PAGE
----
How you can help your clients cope with a forced retirement
Welcome to Retirement Scan, our daily roundup of retirement news your clients may be talking about.
How to help clients cope with a forced retirement
Seniors who are forced to retire earlier than planned could put their financial stability at risk, according to this article from Motley Fool. To reduce the impact of a forced retirement, seniors are advised to take on a part-time job or reduce their expenses by downsizing. Moving to a location that has lower taxes and a lower cost of living is another option for clients who are compelled to retire early, according to the article.
The most realistic retirement age in every state
An ideal retirement age varies from one state to another, even with the same assumptions, according to a study by GOBankingRates in this Yahoo Finance article. For example, working clients who started their careers at the age of 22 — and who followed the 50/30/20 budget rule and socked away 20% of income to retirement savings — may retire at age 59 if they live in Alabama or at age 61 if they are in Florida, the study found. A realistic retirement age for clients with the same circumstances in New York and California is 66, while those who live in Texas could retire ideally at age 57.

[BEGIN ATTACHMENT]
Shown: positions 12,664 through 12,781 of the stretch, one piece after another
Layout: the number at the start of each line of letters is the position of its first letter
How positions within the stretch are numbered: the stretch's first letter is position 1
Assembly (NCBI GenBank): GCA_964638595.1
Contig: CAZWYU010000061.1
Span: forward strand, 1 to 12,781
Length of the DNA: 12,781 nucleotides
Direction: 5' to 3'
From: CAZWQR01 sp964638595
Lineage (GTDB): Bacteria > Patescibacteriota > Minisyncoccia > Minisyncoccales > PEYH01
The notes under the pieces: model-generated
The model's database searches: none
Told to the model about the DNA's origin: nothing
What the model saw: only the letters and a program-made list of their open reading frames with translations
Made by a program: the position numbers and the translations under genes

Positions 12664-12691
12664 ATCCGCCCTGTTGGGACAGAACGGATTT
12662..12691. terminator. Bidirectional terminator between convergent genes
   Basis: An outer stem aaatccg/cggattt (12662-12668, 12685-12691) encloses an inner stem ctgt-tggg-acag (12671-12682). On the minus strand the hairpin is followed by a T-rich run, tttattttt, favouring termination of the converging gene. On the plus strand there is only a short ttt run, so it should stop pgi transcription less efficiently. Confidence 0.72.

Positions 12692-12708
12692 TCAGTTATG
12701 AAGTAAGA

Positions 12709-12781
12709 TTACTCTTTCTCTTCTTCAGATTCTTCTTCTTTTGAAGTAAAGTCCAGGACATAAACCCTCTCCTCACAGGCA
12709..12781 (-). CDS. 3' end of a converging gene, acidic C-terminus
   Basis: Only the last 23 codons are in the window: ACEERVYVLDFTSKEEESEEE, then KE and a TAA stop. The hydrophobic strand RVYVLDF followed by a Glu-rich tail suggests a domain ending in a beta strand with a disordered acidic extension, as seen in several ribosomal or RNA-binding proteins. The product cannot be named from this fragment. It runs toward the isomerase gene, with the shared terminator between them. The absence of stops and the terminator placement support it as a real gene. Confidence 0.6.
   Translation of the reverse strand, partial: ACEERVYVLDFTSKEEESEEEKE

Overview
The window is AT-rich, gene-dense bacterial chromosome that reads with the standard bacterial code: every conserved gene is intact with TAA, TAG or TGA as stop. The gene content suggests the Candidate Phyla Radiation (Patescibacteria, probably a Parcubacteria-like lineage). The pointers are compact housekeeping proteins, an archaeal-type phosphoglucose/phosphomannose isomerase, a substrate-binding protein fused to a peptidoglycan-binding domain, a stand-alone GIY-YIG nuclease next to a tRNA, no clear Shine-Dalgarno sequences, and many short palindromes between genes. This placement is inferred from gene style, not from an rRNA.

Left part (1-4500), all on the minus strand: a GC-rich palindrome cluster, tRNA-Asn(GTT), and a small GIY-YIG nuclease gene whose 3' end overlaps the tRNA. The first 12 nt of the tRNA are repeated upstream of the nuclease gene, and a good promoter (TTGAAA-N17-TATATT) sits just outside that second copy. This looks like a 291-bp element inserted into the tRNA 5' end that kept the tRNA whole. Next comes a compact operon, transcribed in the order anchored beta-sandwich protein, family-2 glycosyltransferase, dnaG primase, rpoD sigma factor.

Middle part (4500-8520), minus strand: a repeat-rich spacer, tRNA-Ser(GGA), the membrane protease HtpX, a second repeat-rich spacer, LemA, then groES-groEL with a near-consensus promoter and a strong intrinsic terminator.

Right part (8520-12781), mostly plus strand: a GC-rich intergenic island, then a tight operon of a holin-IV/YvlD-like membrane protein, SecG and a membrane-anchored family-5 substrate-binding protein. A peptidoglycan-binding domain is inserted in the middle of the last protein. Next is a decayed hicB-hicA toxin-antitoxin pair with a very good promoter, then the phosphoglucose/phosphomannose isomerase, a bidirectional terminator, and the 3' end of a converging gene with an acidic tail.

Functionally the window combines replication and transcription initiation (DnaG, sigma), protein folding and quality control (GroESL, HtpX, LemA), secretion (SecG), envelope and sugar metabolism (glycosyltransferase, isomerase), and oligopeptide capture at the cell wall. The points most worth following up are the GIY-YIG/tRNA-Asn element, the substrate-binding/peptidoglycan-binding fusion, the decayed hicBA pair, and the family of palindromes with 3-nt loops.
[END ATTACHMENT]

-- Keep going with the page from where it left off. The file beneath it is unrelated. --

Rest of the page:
Here’s how to avoid early withdrawal penalties
Seniors may opt for substantially equal periodic payments to avoid penalties when taking early withdrawals from tax-deferred retirement accounts, writes an investment advisor in Kiplinger. "Section 72(t)(2)(A)(iv) is where you’ll find information about the exception that allows you to use a series of substantially equal periodic payments (SEPPs) based on life expectancy to withdraw money from your IRA or 401(k) for a minimum of five years, or until you reach age 59½, whichever comes later," he writes.
This is who should be considering a Roth conversion
Converting traditional IRA assets into a Roth can be a smart move for clients who want to protect their beneficiaries from the tax impact as a result of the disappearance of the "stretch IRA" strategy under the Secure Act, according to this article from NerdWallet. However, this option does not make sense for all clients, especially for those who are in a high tax bracket, as Roth conversion will trigger a tax bill. Clients are advised to consider a Roth conversion if they are currently in a low tax bracket or they share the same tax bracket as their heirs, according to the article.
Increasing 401(k) or IRA contributions can make a big difference
Boosting your clients’ retirement plan contributions even by a small percentage of their income can help grow their retirement prospects, according to this article from CNBC. "Those small jumps by just 1% or 2% over a 20-year or 30-year career can really make a big difference in the end,” says an expert with Fidelity Investments. “The longer that money is in the plan and has time to grow, the better off you are.”